A little Web research shows that in the late 60's DURIFORT was a good quality seamed tubing which was heat treated and butted. The heat treatment and working apparently eliminated the normal disadvantages of seamed tubing giving a cheaper tubeset with (from what some of the reviews say) a good ride quality.
This explains the odd (to me) fork blade section which must be unique to DURIFORT(?). A quick bit of sanding in the most likely spots on the main tubes failed to find any other tubing stamps tho. As far as I know this type of tubing was never used by UK builders but from the Lennie Rodgers thread, the Backshall threadhttp://www.bicycles.net.au/forums/viewtopic.php?f=23&t=33864 and the small track frame I posess, which all have the odd shaped fork blades, it seems Aussie builders must have liked the stuff in the 60's and 70's. Can anyone confirm this? Bertain and Gitane certainly used this tubing, sometimes using DURIFORT forks and stays but 531 main tubes (so they could use the Reynolds sticker one supposes)
While I have found some info on DURIFORT on the Web, I would be interested in finding out more if anyone has any info.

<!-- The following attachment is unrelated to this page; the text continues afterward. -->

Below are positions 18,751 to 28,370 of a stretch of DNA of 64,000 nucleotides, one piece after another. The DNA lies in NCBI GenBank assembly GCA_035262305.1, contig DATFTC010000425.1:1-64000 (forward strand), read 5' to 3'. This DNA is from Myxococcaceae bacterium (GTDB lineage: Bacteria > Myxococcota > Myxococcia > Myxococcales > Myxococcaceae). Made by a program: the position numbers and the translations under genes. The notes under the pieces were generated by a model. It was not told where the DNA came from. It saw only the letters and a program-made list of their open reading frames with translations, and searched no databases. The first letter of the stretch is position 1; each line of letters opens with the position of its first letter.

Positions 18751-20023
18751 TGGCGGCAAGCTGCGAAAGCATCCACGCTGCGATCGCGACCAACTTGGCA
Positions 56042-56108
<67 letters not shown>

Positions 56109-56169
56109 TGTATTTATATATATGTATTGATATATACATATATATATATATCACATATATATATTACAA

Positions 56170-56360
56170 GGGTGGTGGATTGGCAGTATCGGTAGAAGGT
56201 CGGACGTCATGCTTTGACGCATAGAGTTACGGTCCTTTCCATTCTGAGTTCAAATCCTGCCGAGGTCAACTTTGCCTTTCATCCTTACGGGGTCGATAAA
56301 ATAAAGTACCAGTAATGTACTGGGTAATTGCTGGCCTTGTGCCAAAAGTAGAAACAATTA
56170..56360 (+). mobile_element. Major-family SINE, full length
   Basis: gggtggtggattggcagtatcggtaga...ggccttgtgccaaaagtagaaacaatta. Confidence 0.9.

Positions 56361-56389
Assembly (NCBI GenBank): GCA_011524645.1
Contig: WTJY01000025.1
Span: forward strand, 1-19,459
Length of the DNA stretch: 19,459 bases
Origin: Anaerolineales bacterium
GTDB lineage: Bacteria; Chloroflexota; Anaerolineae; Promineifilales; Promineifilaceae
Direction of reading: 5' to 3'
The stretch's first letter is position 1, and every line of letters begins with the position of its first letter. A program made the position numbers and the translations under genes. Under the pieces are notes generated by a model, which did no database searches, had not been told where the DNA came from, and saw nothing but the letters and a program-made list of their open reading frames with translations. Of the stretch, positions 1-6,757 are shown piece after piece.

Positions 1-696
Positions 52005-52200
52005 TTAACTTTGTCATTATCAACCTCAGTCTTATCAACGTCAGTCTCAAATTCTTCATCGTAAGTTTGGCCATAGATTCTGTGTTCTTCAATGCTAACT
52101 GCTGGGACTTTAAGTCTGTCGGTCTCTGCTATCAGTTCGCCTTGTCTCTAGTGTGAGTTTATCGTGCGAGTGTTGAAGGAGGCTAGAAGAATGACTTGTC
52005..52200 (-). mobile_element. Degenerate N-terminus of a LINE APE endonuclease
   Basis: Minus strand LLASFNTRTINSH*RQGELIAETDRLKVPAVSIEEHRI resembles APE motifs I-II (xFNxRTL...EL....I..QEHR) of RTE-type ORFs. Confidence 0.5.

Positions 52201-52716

The use of this type of tubing on this frame seems to be in tune with the general spec of this bike by the original owner in staying within a budget while specifying equipment that performed well but ignoring 'bling' componantry.
For example;
Durifort butted tubing instead of 531 butted (probably better than 531 plain guage)
Suntour steel dropouts instead of Campag/Simplex
Suntour gears instead of Campag (actually the Suntour gears worked better...)
Simplex 'Campag copy' alloy seatpost instead of Campag
Weimann Centrepull brakes. Now these definately worked better than Campag or Mafacs of the time but were slightly heavier.
Normandy hubs with Weinmann rims. These hubs are often looked down on due to their use in 70's bike boom trash but they were free-running, functional and light.